‘I think I’ve done my job’: Creative Technology’s Sim Wong Hoo a generous, feisty, passionate man

Mr Sim Wong Hoo exuded the qualities and compassion of a humble but outspoken leader and could turn feisty when defending his company and products. PHOTO: ST FILE
Guests paying their respects at the wake of Creative Technology founder Sim Wong Hoo at the Garden of Remembrance on Jan 5, 2023. ST PHOTO: ARIFFIN JAMAR

SINGAPORE – I first met the late Mr Sim Wong Hoo when I was a rookie reporter in 2000 and covering the financial results of Creative Technology, the company he founded in 1981.

He was already the poster boy for Singapore technopreneurship but wore his fame lightly. He would personally welcome every journalist walking in through the doors of Creative’s headquarters at International Business Park in Jurong, and demonstrate the firm’s latest products.

News of his sudden death on Wednesday at the age of 67 has evoked grief, with many people expressing gratitude over how he had been an inspiration to them.

Former foreign minister George Yeo, a non-executive director on Creative’s board, said he has lost an old friend. “Still remember the evening he presented me and (then) President Ong Teng Cheong with a Nomad MP3 player storing 12 songs. He was always bubbling with ideas. Never left a meeting with him without new inspirations,” Mr Yeo wrote in a Facebook post.

I remember him for his passion for music and technology, and how, like a typical engineer, he gushed about tech specification breakthroughs at every press conference of his I attended.

After all, he was Creative’s chief engineer and had been personally involved in the development of many of its products. He obsessed over every detail, often asking to squeeze in yet one more feature to give buyers better bang for their buck. 

In 2000, when Creative released the world’s first portable music player, the Nomad Jukebox MP3, he declared: “Everybody wants one.”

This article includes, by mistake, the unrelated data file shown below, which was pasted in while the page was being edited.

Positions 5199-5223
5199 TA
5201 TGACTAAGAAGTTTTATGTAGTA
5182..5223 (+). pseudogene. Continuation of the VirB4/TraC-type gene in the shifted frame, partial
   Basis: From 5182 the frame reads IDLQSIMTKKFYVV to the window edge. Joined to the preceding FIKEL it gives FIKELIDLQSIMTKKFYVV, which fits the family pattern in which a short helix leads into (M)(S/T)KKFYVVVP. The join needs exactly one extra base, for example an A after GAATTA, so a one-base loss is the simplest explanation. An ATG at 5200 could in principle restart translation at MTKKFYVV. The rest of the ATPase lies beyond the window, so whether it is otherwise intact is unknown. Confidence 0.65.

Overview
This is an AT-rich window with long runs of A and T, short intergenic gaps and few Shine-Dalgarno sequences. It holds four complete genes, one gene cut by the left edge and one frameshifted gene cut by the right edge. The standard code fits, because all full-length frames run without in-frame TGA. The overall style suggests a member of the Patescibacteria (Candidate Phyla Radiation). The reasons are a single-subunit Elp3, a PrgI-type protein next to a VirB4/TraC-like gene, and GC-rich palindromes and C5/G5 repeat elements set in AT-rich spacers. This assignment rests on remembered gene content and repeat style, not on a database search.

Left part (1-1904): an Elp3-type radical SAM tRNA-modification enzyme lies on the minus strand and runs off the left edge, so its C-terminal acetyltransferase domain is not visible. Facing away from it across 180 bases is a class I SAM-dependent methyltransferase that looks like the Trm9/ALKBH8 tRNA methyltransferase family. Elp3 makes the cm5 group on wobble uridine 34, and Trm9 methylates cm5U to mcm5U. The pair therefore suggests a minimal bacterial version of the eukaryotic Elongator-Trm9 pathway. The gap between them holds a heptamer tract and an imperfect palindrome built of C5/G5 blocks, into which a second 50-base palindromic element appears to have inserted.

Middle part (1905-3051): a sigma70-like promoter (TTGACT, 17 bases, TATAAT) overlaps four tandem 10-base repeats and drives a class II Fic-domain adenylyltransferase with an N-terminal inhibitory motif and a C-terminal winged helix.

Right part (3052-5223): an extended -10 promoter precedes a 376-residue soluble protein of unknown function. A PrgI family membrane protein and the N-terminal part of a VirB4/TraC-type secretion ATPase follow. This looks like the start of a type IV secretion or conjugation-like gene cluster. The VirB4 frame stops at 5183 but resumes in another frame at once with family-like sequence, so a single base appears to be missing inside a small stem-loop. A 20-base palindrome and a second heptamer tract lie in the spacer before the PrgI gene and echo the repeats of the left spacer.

This invention would soon change the way people consume music on the go, pioneering the way thousands of pieces of music could be offered on a handheld device without the user having to fumble with physical media then known as CDs (compact discs) and cassette tapes. 

Mr Sim was the first technopreneur to put Singapore on the world map with his Sound Blaster audio cards, launched in 1989. Since then, more than 400 million units of the product have been sold. These audio cards make multimedia content come alive on a personal computer. They were outselling competitors by a ratio of seven to three through the 1990s due to their affordability and quality. 

The Sound Blaster audio cards, developed by Mr Sim Wong Hoo’s Creative Technology, helped put Singapore on the world map.  PHOTO: ST FILE

Technopreneurs look up to Mr Sim.

Home-grown gaming hardware company Razer’s chief executive Tan Min-Liang said on Facebook that he often met Mr Sim to discuss things like audio technology and design, and their discussions would run for hours. 

“Will miss him – the technology world and Singapore has lost a legend,” Mr Tan wrote.

One of Mr Sim’s first customers, Mr Sam Choo, 63, said he remembers Mr Sim as a passionate and eloquent teacher. 

Mr Choo, who bought the Cubic 88 computer and Sound Blaster sound card from Mr Sim’s computer shop at Pearls Centre in Chinatown, also attended computer lessons conducted by the late entrepreneur at the Comsertrax School of Computer Training.

“He taught the class about hardware. He opened up a hard disk drive and showed us how it worked. He was an excellent teacher,” said Mr Choo, a freelance writer.